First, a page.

Originally published by Manchester Confidential
A couple of weeks back, I’d been at a friend’s house drinking budget Caribbean rum and bogaling to some mild commercial reggae and had reluctantly embarked upon the arduous trudge home.
I decided to take a short cut due to the rain, opting to brave the cottagers and weirdos along the Manchester canals. As I ambled cautiously down the dark, snaking pathways back towards the city centre, my attention was drawn to a noise.
A horrifying noise.
A noise I can only liken to a banshee being kicked up a staircase made of broken glass by an elderly blues musician passing a kidney stone.
Stealthily pushing a key between the fingers of my nervous fist, I approach the fluttery epicentre of the racket. I was immediately relieved to see that it wasn’t a howling sex offender as I’d feared, but, a swan engaged in an altercation with a goose. Inherently recalling the first rule of observing nature, I decided it was not my place to intervene so I tried to respectfully sidestep the carnage and carry on about my journey.
Tried being the appropriate word. As I got adjacent to the duelling birds, the swan craned his ridiculous neck to shoot me a menacing glance akin to that of a beaked Jack Nicholson from The Shining after he’d smashed through that door.
Completely unprovoked, he immediately switched his fury to me, abandoning his battle as the cowardly goose took his chance to escape and left me to face the wrath of his feathery assailant. I can’t really blame the goose, I suppose they are bound by the same rules of observing nature as I was.
In the heat of the moment, time stood still as I was struck by a decision of fight or flight. Being the only one in this tussle incapable of flight, I abandoned my innate desire to never wish to cause harm to an animal and made the admirable decision to fight. I considered a swift, devastating kick to the face. I considered an ambitious, jumping choke hold to incapacitate the beast. I even considered removing a shoe to thrash my foe like a father from the Beano.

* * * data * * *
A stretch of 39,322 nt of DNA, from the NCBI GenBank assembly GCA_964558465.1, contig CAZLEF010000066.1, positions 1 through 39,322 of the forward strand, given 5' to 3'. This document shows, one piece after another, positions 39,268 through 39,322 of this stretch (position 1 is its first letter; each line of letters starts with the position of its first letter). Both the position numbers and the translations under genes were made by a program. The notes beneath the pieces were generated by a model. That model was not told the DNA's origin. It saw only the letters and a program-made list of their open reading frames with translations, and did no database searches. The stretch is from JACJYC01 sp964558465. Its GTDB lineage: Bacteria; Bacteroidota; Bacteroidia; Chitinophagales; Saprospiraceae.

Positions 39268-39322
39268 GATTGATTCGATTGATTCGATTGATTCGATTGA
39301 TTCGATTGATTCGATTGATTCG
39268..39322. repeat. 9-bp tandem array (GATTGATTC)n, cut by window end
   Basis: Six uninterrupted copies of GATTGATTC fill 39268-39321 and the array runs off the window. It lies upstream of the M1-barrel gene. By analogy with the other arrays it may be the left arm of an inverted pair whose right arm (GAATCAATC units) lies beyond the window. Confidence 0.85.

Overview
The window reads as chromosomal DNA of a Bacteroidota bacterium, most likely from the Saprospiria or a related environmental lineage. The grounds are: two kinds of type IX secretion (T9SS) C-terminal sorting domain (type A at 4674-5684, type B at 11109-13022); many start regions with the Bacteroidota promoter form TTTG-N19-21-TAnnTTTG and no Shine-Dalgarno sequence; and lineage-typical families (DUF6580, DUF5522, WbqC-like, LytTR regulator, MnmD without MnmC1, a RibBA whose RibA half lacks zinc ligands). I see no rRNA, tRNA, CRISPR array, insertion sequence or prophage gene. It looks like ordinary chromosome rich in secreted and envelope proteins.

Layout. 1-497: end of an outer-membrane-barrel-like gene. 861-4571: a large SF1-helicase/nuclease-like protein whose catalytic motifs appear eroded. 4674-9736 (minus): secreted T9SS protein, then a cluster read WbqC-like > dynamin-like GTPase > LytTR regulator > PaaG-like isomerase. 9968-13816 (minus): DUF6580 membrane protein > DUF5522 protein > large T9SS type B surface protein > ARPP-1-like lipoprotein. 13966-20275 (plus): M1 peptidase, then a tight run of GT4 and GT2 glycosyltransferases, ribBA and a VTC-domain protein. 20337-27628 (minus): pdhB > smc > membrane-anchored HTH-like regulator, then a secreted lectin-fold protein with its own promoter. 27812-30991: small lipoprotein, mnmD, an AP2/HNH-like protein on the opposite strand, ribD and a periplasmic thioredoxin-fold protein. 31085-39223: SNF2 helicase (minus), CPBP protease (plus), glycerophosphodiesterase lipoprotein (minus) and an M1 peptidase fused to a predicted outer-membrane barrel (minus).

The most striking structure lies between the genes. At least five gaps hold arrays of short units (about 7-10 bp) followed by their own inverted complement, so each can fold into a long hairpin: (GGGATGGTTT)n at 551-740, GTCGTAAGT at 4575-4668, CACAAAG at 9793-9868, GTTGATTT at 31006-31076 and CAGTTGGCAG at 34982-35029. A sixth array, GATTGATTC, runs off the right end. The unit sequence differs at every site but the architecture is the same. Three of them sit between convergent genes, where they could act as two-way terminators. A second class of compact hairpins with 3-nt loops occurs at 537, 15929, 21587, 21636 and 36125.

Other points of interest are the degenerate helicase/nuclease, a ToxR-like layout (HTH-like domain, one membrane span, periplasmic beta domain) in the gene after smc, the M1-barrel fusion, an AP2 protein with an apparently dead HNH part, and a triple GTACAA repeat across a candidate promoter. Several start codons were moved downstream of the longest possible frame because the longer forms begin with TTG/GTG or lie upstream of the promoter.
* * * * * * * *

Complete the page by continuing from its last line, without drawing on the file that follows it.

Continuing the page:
As he approached, I had settled upon the perhaps foolish option of trying to punch my way out, and adopted a south-paw boxing stance to try and get inside his evident reach advantage. At the critical moment, that sentence passed through my mind, “the queen owns all of the swans – it’s illegal to kill them”.
Buoyed by sheer terror and mild embarrassment, I revised my plan in a split second. I ran. I ran faster than I’ve ever ran before, thundering along the path with the psychotic bird in tow, squalking intimidating squalks that amidst the chaos, sounded as though they were getting closer.
Just as I scampered under a little overpass, I saw ahead of me a pleasant couple taking a romantic, night time stroll along the canal, who looked absolutely terrified as I came lumbering towards them screaming “FUCKING SWAN!” in a pathetic quivering yelp.
I was astounded that they didn’t run, so I began to slow down, turned around frantically to reveal he had gone. Relieved, yet humiliated, I offered a hopelessly overconfident nod as I attempted to casually swagger past them.
“They’ll break your arm, you know” goes the old apocryphal tale. Well not in Manchester, they’ll rip your head off and quack down the neck hole.